George Orwell’s classic science fiction novel 1984 has in many ways come to seem prophetic. The recent controversy stirred up about the NSA’s tracking of cellphone usage has spurred comparisons to Orwell’s Big Brother, the entity controlling the populace by constantly reminding them that “Big Brother is watching you.”
No matter which side of the political issue you come down on with regard to the NSA, you’ll probably be glad to know that certain functions of your car are being continuously monitored. That’s right – Big Brother is riding with you.
A young woman in Anne Arundel County recently benefited from the information gathered by her Chevy’s air bag control module. Last year she pulled onto the highway from a shopping center, into the path of a motorcycle, killing the cyclist. A witness said he saw the woman texting and that she did not slow down before the crash. The data recorded by the air bag control module showed, however, that her car came to a complete stop. The manslaughter charges were dropped and she has been allowed to plead guilty to one count of negligent driving. I’d say she was glad to have Big Brother along for that ride.
As you drive your vehicle to work, to the store, to school or on vacation, you probably don’t even think about the monitoring systems built into it. In fact, you may not even be aware that they exist. These sensors send information to tiny computers called Electronic Control Modules (ECM). The ECMs process this information to control things like fuel management, antilock brakes, cruise control, climate control, and airbag deployment. In addition, the ECMs run diagnostics, to detect problems. Have you ever seen warning icons lit up on the dashboard? They were turned on by an ECM.
Probably the most useful ECM is the Airbag Control Module (ACM). It constantly reviews data to determine whether any of the air bags should be deployed, monitoring wheel speed, engine speed, throttle position, brake application, steering wheel position, occupant presence, seatbelt usage and even outside air temperature. If pre-set thresholds of acceleration or braking are exceeded, the ACM starts recording. These systems typically record data from about 5 seconds before and 5 seconds after airbag deployment. We think of this as the vehicle’s “black box,” similar to an airplane’s flight data recorder. Accident reconstructionists and forensic engineers rely on this data for crash analysis, adding hard data to soft observations by eyewitnesses.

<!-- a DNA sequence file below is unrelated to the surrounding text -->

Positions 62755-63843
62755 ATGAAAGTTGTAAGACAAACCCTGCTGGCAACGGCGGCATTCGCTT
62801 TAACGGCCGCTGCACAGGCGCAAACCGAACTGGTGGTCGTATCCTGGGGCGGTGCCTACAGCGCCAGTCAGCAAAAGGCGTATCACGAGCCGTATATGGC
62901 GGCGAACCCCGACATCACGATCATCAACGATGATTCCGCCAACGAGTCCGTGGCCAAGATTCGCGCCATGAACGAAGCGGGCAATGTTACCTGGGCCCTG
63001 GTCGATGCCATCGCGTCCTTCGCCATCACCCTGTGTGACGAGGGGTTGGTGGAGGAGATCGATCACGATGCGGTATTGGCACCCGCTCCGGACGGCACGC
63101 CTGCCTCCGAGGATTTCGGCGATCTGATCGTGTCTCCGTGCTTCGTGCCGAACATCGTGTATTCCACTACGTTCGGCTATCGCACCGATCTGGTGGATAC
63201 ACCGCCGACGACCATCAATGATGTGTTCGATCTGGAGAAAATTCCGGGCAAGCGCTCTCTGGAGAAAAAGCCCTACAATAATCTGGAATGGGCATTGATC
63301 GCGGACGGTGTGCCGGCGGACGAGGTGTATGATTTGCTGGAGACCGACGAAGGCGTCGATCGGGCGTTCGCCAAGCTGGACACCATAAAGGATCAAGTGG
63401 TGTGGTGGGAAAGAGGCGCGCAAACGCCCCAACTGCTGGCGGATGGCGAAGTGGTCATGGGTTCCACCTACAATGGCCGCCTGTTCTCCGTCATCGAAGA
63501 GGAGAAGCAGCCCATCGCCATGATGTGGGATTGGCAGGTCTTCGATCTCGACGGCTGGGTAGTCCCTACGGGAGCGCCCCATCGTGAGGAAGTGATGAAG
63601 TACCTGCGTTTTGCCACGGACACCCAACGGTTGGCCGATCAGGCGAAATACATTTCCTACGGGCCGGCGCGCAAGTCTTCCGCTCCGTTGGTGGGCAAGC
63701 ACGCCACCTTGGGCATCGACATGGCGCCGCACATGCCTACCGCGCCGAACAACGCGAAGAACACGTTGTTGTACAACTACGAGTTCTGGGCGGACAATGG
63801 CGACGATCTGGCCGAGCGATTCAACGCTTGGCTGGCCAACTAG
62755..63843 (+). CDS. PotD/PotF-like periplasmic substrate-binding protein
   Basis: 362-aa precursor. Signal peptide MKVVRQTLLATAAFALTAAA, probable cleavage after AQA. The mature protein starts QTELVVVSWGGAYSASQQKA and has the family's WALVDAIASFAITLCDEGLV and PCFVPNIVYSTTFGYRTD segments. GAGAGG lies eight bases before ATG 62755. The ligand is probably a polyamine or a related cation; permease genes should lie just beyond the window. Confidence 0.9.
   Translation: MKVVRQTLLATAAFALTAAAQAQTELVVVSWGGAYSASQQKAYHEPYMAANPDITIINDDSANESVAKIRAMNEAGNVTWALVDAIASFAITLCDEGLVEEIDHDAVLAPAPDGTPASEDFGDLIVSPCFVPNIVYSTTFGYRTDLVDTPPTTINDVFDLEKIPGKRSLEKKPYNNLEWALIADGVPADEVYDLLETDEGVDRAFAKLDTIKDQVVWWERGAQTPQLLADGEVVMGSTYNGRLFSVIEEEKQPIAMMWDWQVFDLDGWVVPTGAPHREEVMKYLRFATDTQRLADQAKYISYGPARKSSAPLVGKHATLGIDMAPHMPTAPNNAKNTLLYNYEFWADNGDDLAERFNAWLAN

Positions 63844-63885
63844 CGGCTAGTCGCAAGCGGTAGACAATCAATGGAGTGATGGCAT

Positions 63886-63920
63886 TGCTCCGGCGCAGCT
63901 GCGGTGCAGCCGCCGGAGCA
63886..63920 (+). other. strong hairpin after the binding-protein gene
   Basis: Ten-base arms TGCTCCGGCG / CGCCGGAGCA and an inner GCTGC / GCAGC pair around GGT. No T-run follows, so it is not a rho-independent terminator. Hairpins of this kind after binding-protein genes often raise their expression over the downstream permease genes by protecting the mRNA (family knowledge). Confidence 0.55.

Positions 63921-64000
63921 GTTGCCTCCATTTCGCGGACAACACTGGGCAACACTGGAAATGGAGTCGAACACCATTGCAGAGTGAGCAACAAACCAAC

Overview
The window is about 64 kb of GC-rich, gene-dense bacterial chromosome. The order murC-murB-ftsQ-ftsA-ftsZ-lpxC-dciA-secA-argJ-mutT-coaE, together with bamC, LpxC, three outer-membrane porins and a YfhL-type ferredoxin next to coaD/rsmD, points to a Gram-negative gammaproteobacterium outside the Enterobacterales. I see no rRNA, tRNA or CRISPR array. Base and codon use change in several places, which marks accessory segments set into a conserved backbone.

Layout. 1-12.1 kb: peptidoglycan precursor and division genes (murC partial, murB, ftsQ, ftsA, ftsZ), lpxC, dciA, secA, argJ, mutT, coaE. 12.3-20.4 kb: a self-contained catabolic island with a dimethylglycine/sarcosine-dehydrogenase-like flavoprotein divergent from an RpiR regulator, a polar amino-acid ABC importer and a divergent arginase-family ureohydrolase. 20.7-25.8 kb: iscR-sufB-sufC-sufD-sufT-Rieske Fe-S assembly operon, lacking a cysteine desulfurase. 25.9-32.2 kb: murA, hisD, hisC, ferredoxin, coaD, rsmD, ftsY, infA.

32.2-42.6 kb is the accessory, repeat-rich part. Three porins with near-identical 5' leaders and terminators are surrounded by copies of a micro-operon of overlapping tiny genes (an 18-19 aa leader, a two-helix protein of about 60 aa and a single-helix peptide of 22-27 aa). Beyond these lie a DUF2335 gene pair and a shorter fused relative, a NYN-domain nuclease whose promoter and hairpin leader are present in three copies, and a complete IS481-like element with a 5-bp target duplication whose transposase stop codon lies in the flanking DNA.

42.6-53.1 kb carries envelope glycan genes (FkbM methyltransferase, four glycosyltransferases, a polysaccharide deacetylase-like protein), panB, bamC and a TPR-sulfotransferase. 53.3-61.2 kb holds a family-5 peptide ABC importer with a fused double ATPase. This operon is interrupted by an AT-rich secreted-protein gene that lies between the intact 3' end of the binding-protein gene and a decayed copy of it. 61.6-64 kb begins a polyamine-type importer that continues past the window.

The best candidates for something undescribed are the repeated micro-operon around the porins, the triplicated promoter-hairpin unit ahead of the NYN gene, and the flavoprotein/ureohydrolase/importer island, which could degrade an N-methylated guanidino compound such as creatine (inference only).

You’re probably more familiar with the anti-lock brake system (ABS). The controller monitors speed sensors located on each wheel. If there is a sudden, extraordinary deceleration, the ABS reduces and increases the pressure to the brake so that the tires slow down at the same rate as the car and don’t lock up.
Electronic stability control systems (ESC) help minimize loss of steering control in a skid. Working constantly in the background, the ESC measures the steering wheel angle and compares it to the vehicle’s actual direction. If the two don’t match, the ESC intervenes to correct the skid. Unfortunately, not all vehicles have electronic stability control; the Insurance Institute for Highway Safety estimates that up to 10,000 fatal crashes in the U.S. could be avoided each year if all vehicles were equipped with it.
When we represent a victim of a motor vehicle accident, we use every tool available to us to pursue the negligent driver and obtain compensation for the injured person, and that includes data captured by ECMs. Through our many years of experience in personal injury litigation, we have developed relationships with experts in many fields, including accident reconstruction. If Big Brother was watching, he may just tell us what we need to know to win your case. Call Steve Heisler, The Injury Lawyer, at (410) 625-4878.